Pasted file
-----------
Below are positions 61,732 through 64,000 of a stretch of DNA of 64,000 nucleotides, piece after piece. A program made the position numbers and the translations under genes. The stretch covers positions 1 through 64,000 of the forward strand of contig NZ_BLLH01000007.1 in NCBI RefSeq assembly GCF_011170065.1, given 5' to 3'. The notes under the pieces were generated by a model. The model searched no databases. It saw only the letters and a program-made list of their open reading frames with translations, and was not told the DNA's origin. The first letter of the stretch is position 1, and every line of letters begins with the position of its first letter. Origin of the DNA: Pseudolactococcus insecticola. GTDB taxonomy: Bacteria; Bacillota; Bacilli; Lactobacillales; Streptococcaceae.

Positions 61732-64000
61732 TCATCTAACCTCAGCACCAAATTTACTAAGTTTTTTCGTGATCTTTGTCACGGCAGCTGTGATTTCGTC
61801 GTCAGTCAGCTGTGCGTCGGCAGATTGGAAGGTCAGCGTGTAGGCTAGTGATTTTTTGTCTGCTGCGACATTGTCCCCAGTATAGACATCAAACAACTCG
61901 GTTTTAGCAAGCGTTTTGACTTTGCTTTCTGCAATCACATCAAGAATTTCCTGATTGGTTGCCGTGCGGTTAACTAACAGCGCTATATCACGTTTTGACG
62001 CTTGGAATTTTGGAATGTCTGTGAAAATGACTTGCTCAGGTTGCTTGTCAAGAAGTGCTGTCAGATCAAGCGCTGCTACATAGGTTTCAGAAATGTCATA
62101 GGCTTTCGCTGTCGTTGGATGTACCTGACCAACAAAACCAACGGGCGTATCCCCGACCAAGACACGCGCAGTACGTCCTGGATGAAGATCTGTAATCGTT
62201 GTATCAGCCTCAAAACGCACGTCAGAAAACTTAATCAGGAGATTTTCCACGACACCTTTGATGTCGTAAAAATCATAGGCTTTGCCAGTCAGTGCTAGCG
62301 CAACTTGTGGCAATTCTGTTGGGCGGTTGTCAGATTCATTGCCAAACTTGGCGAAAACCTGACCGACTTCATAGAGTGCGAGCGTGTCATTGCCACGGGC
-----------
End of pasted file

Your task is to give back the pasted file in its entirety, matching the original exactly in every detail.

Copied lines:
Below are positions 61,732 through 64,000 of a stretch of DNA of 64,000 nucleotides, piece after piece. A program made the position numbers and the translations under genes. The stretch covers positions 1 through 64,000 of the forward strand of contig NZ_BLLH01000007.1 in NCBI RefSeq assembly GCF_011170065.1, given 5' to 3'. The notes under the pieces were generated by a model. The model searched no databases. It saw only the letters and a program-made list of their open reading frames with translations, and was not told the DNA's origin. The first letter of the stretch is position 1, and every line of letters begins with the position of its first letter. Origin of the DNA: Pseudolactococcus insecticola. GTDB taxonomy: Bacteria; Bacillota; Bacilli; Lactobacillales; Streptococcaceae.

Positions 61732-64000
61732 TCATCTAACCTCAGCACCAAATTTACTAAGTTTTTTCGTGATCTTTGTCACGGCAGCTGTGATTTCGTC
61801 GTCAGTCAGCTGTGCGTCGGCAGATTGGAAGGTCAGCGTGTAGGCTAGTGATTTTTTGTCTGCTGCGACATTGTCCCCAGTATAGACATCAAACAACTCG
61901 GTTTTAGCAAGCGTTTTGACTTTGCTTTCTGCAATCACATCAAGAATTTCCTGATTGGTTGCCGTGCGGTTAACTAACAGCGCTATATCACGTTTTGACG
62001 CTTGGAATTTTGGAATGTCTGTGAAAATGACTTGCTCAGGTTGCTTGTCAAGAAGTGCTGTCAGATCAAGCGCTGCTACATAGGTTTCAGAAATGTCATA
62101 GGCTTTCGCTGTCGTTGGATGTACCTGACCAACAAAACCAACGGGCGTATCCCCGACCAAGACACGCGCAGTACGTCCTGGATGAAGATCTGTAATCGTT
62201 GTATCAGCCTCAAAACGCACGTCAGAAAACTTAATCAGGAGATTTTCCACGACACCTTTGATGTCGTAAAAATCATAGGCTTTGCCAGTCAGTGCTAGCG
62301 CAACTTGTGGCAATTCTGTTGGGCGGTTGTCAGATTCATTGCCAAACTTGGCGAAAACCTGACCGACTTCATAGAGTGCGAGCGTGTCATTGCCACGGGC